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19 Aug 2016 00:00
The media and civil society have long struggled to survive in Sudan and South Sudan, but the conflict that erupted in 2013 has made working in media more dangerous. (Goran Tomasevic, Reuters)
Amid the return of conflict in South Sudan, media veteran and former BBC correspondent Alfred Taban was arrested on July 16 by National Security Service (NSS) agents.
In an editorial for the Juba Monitor, where he is editor-in-chief, Taban had called for the removal of President Salava Kiir and Vice-President Riek Machar.
On July 22, Taban was charged with “publishing or communicating false statements prejudicial to Southern Sudan” and “undermining the authority of or insulting the president”. Journalists and human rights advocates in the region called for authorities to release Taban and drop all charges against him, with many using the hashtag #FreeAlfredTaban.
Taban was released on bail on July 30.
Taban was once a member of the South Sudanese People’s Liberation Army, the entity that has now detained him.
In March this year, Taban highlighted the paradox in a conversation with online newspaper The Intercept: “The same people — the leaders — who would have me arrested today are the people I was arrested with [back then].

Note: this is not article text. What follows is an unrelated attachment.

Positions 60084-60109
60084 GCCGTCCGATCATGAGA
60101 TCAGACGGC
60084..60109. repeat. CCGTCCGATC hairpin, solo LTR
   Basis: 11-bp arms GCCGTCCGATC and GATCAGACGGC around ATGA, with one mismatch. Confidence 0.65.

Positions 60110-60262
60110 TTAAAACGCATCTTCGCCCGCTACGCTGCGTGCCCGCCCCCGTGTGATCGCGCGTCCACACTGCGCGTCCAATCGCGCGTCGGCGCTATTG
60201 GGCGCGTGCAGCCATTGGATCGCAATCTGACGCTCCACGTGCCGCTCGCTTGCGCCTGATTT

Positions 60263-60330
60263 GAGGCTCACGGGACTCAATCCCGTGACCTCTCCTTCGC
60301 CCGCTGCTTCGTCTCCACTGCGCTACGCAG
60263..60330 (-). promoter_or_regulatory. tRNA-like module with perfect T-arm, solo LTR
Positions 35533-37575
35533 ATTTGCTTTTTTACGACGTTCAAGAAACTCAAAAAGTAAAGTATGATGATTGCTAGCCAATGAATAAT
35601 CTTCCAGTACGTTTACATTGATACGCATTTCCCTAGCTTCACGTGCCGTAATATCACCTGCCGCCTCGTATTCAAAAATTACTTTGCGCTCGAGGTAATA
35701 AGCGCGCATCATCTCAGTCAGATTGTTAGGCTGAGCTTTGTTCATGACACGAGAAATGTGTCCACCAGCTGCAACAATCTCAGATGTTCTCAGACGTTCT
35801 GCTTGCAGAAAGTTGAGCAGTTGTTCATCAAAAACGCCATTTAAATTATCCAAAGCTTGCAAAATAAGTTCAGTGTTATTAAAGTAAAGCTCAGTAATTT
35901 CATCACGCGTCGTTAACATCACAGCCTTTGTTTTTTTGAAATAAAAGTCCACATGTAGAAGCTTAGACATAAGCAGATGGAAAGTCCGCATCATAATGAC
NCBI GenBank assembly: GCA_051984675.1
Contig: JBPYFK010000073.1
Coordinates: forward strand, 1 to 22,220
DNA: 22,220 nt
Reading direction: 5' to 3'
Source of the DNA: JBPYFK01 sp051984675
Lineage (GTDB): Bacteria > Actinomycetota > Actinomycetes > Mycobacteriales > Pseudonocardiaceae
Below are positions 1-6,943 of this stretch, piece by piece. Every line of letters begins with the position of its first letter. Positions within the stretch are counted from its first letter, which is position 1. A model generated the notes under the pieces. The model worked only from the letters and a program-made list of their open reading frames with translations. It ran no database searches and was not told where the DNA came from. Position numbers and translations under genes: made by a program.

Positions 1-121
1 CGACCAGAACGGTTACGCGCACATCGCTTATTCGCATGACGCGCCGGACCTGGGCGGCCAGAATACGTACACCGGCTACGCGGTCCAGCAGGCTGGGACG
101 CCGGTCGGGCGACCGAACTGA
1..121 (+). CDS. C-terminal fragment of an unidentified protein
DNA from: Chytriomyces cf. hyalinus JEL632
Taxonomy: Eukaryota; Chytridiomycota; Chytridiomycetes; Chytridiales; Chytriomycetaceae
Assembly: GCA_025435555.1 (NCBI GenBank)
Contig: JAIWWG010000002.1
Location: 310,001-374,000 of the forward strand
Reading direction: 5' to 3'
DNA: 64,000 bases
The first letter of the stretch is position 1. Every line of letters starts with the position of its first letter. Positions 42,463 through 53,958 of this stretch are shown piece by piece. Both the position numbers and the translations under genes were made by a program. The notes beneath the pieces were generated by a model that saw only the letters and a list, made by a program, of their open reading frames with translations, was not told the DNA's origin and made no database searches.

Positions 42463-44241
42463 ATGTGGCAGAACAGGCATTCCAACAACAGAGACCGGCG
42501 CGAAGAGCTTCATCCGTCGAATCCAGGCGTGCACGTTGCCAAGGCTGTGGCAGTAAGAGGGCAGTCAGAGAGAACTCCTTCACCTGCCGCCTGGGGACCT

One reporter said Taban is not the only journalist who has been detained by the NSS and held without charge. “You should also know that we have [another] journalist inside for almost two years — George Livio.”
The international community has demanded that the South Sudanese authorities either charge those who’ve been detained or release them.
In August last year, a young journalist named Moi Peter Julius was shot in the back with a pistol at close range by an “unknown gunman”.
The killing took place shortly after Kiir had threatened to kill journalists for reporting “against the country”. A few days later, the president’s spokesperson withdrew the statement, saying that the president did not mean it “that way.”
The media and civil society have long struggled to survive in Sudan and South Sudan, but the conflict that erupted in 2013 has made working in media more dangerous.
In 2014, officials banned journalists from citing political or militant sources opposing the government.
Although South Sudan has passed Bills on public broadcasting and media oversight authority to ensure citizens’ access to information, these have not been implemented. But authorities have implemented the National Security Service Act, which Amnesty International described as follows: “The NSS Act of 2014 grants the NSS sweeping powers to arrest and detain, without ensuring adequate judicial oversight or safeguards against abuse of these powers … The law effectively gives carte blanche to the NSS to continue and extend its longstanding pattern of arbitrary detention, with total impunity.” — Globalvoices.org
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